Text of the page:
Fotolia's Dollar Photo Club

Posted on 3/25/2014 by Jim Pickerell | Printable Version | Comments (1)

Fotolia has decided that in order to attract more customers to their microstock offering it needs to lower prices for professional users. They have created a members-only Dollar Photo Club and are promoting it to readers of Graphic Design USA (GDUSA).

Members have access to 25 million of Fotolia’s 27,710,847 images (its not clear whether Fotolia’s Infinite Collection is included in the offer). Members can download 10 high-resolution images or vectors for $10 per month, or for $99 they can download 99 images per year.

The right to continue using images selected NEVER expires, even if the customer cancels the membership. Members are also allowed to use images downloaded in unlimited print runs without paying additional fees. If the applicant requests a $10 membership there is up to a 48-hour wait for membership approval, but approval is immediate for the one-year membership.

It is unclear what “high resolution” means. XL image files in Fotolia’s standard collection can cost 10, 20 or 30 credits depending on the image. Dropping the price to $1.00 for such large files is a dramatic price reduction.

It is also worth noting that if you go to Fotolia’s site and purchase 10 credits the price is $14 ($1.40 per credit), not $10. You can get that price down to $0.97 per credit if you purchase 2,900. Fotolia also has a subscription offering where the customer can get 10 XXL image files for $40 or 10 M files for $25. A big difference from $10.

There is no indication that this Dollar Photo Club promotion is only available to new users. One would think that every existing Fotolia user would immediately apply for Dollar Photo Club membership. The promotion says, “GDUSA members like you can get preferred admission to Dollar Photo Club; just choose ‘GDUSA’ when asked which stock agencies you currently use, but hurry, places are strictly limited!” In other words, “Give us a little money now. We won’t worry about what it will do to our business down the road.”

If Fotolia decides to limit membership to new customers, it will be interesting as to how they explain that to existing loyal customers who might also expect a comparable discount.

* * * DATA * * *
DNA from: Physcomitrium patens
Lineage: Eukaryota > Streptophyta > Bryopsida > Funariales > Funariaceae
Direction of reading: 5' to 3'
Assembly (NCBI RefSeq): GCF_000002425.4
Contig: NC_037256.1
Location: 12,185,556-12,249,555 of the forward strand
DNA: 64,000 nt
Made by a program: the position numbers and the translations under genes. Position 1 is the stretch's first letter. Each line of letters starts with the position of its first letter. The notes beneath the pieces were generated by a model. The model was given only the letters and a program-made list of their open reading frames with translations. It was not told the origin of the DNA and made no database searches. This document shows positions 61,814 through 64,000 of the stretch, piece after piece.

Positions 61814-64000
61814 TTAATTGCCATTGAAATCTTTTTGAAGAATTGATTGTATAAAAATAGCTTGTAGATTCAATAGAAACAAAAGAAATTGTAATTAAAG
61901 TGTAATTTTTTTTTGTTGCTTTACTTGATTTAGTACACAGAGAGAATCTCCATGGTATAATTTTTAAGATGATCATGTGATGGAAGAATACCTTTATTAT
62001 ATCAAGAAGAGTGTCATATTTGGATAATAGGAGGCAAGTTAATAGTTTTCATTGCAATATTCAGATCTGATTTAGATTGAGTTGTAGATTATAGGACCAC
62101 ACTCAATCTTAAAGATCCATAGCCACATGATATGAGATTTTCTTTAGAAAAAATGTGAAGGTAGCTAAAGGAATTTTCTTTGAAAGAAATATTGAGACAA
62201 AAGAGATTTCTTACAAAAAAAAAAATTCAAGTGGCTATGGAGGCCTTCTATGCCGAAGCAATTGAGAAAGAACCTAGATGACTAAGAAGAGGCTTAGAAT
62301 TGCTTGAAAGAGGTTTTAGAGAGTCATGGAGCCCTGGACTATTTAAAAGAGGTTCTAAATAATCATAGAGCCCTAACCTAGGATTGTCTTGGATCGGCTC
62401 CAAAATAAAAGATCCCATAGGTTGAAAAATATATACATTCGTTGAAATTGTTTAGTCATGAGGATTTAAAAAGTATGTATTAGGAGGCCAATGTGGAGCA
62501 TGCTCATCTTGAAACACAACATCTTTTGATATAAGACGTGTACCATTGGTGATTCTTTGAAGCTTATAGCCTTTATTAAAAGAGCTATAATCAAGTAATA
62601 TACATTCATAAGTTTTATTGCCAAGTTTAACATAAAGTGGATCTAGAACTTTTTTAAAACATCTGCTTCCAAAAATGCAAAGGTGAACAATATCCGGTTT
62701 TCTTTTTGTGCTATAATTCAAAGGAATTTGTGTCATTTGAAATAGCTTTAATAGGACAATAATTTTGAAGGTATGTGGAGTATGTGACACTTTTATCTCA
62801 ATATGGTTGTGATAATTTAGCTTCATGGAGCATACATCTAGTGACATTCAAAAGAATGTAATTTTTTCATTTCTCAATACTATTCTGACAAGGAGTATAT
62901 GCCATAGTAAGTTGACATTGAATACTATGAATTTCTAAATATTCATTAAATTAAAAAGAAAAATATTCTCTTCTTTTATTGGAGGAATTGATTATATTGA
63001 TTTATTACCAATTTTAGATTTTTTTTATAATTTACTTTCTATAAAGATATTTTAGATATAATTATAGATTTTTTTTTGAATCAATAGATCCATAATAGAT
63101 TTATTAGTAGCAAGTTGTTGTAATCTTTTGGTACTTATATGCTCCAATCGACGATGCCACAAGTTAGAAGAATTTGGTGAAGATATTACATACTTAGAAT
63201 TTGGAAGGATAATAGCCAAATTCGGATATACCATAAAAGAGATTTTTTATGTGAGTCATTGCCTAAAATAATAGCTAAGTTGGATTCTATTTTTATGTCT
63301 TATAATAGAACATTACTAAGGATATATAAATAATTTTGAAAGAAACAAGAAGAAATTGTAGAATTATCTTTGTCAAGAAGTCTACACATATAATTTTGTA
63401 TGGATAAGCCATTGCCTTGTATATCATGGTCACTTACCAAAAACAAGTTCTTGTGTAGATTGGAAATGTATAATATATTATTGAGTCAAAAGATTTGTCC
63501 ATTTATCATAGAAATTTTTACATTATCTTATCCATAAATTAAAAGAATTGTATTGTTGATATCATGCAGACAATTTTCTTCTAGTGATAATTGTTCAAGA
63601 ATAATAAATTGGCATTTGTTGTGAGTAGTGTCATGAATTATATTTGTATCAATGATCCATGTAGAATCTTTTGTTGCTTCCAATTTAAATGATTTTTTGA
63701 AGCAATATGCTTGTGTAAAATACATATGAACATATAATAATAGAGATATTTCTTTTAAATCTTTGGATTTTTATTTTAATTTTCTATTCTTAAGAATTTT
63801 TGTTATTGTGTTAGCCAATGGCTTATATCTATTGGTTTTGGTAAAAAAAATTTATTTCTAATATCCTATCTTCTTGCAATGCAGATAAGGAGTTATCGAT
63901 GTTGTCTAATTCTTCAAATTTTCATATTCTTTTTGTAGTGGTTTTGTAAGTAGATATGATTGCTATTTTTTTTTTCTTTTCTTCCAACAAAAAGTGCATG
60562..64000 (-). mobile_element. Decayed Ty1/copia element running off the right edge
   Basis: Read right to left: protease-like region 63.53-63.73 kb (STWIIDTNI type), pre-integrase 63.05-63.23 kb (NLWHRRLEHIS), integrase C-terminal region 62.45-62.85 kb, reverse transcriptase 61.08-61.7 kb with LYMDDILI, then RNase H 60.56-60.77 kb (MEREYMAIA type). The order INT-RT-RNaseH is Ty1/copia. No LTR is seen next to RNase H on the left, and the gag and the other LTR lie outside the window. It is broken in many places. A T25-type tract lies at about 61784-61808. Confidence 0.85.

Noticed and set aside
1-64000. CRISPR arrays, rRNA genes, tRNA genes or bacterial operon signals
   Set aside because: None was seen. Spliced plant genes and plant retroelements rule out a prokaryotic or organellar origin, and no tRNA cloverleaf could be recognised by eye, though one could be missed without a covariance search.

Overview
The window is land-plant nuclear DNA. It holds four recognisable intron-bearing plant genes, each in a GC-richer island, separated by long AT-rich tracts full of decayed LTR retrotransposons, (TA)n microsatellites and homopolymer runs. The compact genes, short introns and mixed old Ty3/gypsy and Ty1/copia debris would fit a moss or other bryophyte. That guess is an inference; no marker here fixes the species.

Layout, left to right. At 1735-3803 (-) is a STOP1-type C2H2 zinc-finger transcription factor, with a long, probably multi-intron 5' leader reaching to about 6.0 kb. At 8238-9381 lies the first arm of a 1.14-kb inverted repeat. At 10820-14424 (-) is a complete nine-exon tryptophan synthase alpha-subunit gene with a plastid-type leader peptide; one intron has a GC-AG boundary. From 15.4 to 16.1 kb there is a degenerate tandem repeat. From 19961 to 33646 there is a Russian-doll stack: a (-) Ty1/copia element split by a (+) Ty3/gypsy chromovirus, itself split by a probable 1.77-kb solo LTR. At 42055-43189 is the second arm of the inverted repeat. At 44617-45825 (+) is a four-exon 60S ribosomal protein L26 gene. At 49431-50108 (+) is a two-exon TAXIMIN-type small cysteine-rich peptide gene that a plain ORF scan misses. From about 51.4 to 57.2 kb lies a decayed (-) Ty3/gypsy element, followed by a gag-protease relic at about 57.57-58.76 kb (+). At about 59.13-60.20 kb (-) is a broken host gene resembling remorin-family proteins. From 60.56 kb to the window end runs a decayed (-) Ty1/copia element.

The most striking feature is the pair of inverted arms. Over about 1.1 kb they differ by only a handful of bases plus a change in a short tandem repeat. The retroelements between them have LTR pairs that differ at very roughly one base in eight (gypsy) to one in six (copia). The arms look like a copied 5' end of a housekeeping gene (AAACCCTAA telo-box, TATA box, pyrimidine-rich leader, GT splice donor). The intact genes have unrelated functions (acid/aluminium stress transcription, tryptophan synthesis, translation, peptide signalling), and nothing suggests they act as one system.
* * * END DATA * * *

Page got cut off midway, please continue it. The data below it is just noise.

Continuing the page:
It is hard to understand the logic behind this promotion. Had it been aimed at social media users who can’t justify paying very much for the images they want that would have made some sense. But this promotion is targeted specifically at high end users.

It is also interesting that Fotolia’s biggest competitor, Shutterstock, is finding ways to grow revenue and number of downloads by finding more customers willing to pay $10 to $15 per image download rather than lowering its prices.

Copyright © 2014 Jim Pickerell. The above article may not be copied, reproduced, excerpted or distributed in any manner without written permission from the author. All requests should be submitted to Selling Stock at 10319 Westlake Drive, Suite 162, Bethesda, MD 20817, phone 301-461-7627, e-mail: wvz@fpcubgbf.pbz

Jim Pickerell is founder of, an online newsletter that publishes daily. He is also available for personal telephone consultations on pricing and other matters related to stock photography. He occasionally acts as an expert witness on matters related to stock photography. For his current curriculum vitae go to:  


  • Peter Dazeley Posted Mar 28, 2014
    In my opinion there are going to be no winners, in this desperate race, to sell the best images at the cheapest possible price.

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